Supporting the argument that the aridity in the Southwestern U. S is different this time, Davis (2007), point out that “Lake Powell had fallen by nearly eighty feet in three years, and crucial reservoirs along the Rio Grande were barely more than mud puddles. The Southwestern winter of 2005-06, meanwhile, was one of the driest on record, and Phoenix went 143 days without a single drop of rain”.
Noting that some scientists have regarded the present situations as the worst drought in 500 years and with the several scientific evidences showing the link between global warming and severe drought, Davis concluded that the present climate condition is not “simply episodic drought but the region’s new ‘normal weather'” (Davies, 2007). Statement of the Problem Both global warming and droughts portend grave dangers for both the region and the world at large. Despite the sometimes dissenting voices in the science world, there is unanimous certainty that the planet is warming up.
The Intergovernmental Panel on Climate Change (IPCC) in its 2007 report stated that it is ‘unequivocal’ that the planet is heating up and that, with utmost certainty, the warming is caused by human activities. It is clearly understood that increased global temperatures will facilitate the propagation of certain deadly bacteria and the spread of diseases. For example, Kolivras and Andrew (2004) carried out a study that revealed that the presence and spread of four diseases; hantavirus, plague, dengue and coccidioidomycosis in the Southwestern U. S could be attributed to the increased in temperature in this region.
Again, it is clear that higher global temperatures will lead to increase in the incidence and severity of droughts which will affect agricultural production, causing global food crisis. Also, the melting of continental and Artic ice, due to global warming, will cause flooding and other devastating problems that will affect millions of people globally. Persistent drought, on the other hand, also severely impacts a society. Besides the shortage of food and water that characterizes drought conditions, Davis (2007) also point out that drought rapidly destabilizes the natural ecosystem.
Buttressing this fact, he observed that, without sufficient moisture to produce protective sap, “millions of acres of pinyon and ponderosa pine have been ravaged by plagues of bark beetles; these dead forests, in turn, have helped to kindle the firestorms that have burst into the suburbs of Los Angeles, San Diego, Phoenix and Denver, as well as destroyed part of Los Alamos” (Davies, 2007). However, despite the frightening consequences of droughts and/or global warming, the real issue here is the misunderstanding of the problem at hand.
A clear understanding of the real cause and nature of the drought in the Southwestern United States will greatly help in containing the problem before it get out of hand. In a study for the Lamont Doherty Earth Observatory, Columbia University, Richard Seager and other scientists point out that all the models used for the third Assessment Report of the Intergovernmental Panel on Climate Change (IPCC) indicated a general decrease in rainfall in the subtropics during the 21st century and gradual drying up of the region with increasing concentrations of atmospheric carbon dioxide (Seager et al, 2007).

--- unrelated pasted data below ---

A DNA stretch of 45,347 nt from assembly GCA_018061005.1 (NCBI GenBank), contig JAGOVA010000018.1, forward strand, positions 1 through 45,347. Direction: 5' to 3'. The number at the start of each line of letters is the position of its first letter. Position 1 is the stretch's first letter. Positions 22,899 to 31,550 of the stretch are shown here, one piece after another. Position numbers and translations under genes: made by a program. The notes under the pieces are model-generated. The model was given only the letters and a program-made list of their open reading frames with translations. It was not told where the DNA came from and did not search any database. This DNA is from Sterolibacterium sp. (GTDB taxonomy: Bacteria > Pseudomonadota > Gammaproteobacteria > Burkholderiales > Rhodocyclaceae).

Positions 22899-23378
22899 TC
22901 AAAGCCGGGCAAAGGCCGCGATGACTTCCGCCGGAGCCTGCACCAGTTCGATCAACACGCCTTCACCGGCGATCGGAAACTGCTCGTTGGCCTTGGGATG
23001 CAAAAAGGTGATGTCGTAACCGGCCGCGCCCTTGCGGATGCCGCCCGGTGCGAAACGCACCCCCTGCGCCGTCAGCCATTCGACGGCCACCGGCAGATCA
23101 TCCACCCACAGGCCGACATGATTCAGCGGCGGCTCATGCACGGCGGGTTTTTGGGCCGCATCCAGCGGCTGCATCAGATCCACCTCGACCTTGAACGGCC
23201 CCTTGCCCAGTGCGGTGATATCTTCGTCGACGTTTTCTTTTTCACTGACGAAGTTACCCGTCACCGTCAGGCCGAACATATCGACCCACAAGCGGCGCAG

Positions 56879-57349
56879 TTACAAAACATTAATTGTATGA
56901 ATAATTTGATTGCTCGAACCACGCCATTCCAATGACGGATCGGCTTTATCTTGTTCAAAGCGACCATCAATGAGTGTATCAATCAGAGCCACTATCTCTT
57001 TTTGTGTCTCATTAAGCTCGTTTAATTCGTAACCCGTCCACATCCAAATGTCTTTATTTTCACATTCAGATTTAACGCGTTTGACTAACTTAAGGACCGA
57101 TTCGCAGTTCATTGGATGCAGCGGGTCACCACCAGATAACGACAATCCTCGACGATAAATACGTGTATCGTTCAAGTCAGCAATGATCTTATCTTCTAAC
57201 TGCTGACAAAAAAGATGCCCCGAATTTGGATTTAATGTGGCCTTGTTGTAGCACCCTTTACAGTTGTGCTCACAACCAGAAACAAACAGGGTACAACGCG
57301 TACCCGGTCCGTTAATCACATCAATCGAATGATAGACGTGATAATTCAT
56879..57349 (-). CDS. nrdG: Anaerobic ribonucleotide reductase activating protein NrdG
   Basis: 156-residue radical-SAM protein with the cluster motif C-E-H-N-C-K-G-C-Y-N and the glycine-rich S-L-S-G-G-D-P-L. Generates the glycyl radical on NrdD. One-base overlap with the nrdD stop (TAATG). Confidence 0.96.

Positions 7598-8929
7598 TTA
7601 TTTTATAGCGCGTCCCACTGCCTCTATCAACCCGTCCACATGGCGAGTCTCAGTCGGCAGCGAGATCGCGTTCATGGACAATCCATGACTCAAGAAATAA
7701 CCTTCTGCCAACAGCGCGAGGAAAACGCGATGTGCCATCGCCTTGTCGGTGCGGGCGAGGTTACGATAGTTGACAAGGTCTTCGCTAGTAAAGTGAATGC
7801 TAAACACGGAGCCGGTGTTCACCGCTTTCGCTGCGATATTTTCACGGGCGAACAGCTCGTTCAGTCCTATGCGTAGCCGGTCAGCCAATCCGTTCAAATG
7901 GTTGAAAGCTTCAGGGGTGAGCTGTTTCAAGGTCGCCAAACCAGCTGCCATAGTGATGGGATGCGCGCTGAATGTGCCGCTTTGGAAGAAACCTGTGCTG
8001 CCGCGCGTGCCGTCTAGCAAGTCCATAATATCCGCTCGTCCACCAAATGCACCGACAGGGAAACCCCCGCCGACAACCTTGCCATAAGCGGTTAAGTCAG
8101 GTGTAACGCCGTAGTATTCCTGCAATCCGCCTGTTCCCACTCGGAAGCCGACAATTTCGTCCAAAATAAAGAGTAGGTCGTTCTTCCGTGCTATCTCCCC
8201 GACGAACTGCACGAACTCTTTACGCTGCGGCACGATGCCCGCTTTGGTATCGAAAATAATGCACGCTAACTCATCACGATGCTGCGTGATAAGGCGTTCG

The present drought in the region is therefore, evidently a consequence of a much bigger problem, the realization of this fact is important in shaping public attitudes and opinions required for finding a lasting solution to the problem. Theoretical Framework The states of the Southwestern United States fall in a climatic region known as the subtropics. The climate in these regions is characteristically dry because the atmosphere moves water out of these regions. Moist air from these regions is often transported to temperate regions at higher latitudes.
This phenomenon is referred to as the “Hadley cell” (Thompson, 2007). This flow of moist air away from subtropics induces rising air over the equator and descending air over the subtropics. The descending air over the subtropics suppresses precipitation, which further increase dryness of the regions. With global warming, the blanket of greenhouse gas in the atmosphere heat up the air over the subtropics enabling it to carry and transport more moisture away from the region.
Furthermore, with increasing global temperatures, ‘Hadley cell’ (the flow of air out of the subtropics) expands pole ward, bringing the United States Southwestern region under the increasing influence of descending air, further compromising precipitation and further worsening drought. The link between reduced precipitation and drought was established by McNab and Karl (2003) who asserted that “precipitation can be considered to be the carrier of the drought signal and stream flow and ground-water levels can be considered to be the last indicators of the occurrence of a drought” (McNab and Karl, 2003).
It has been argued that whilst past droughts in the region was because La Nina brought ‘cooler ocean temperatures to the equatorial Pacific, which resulted in drier conditions over North America’, the present drought is caused by changing climatic conditions characterized by increasing global temperatures that enable more moisture to be transported out of the region and suppressed precipitation.
Courtney from Study Moose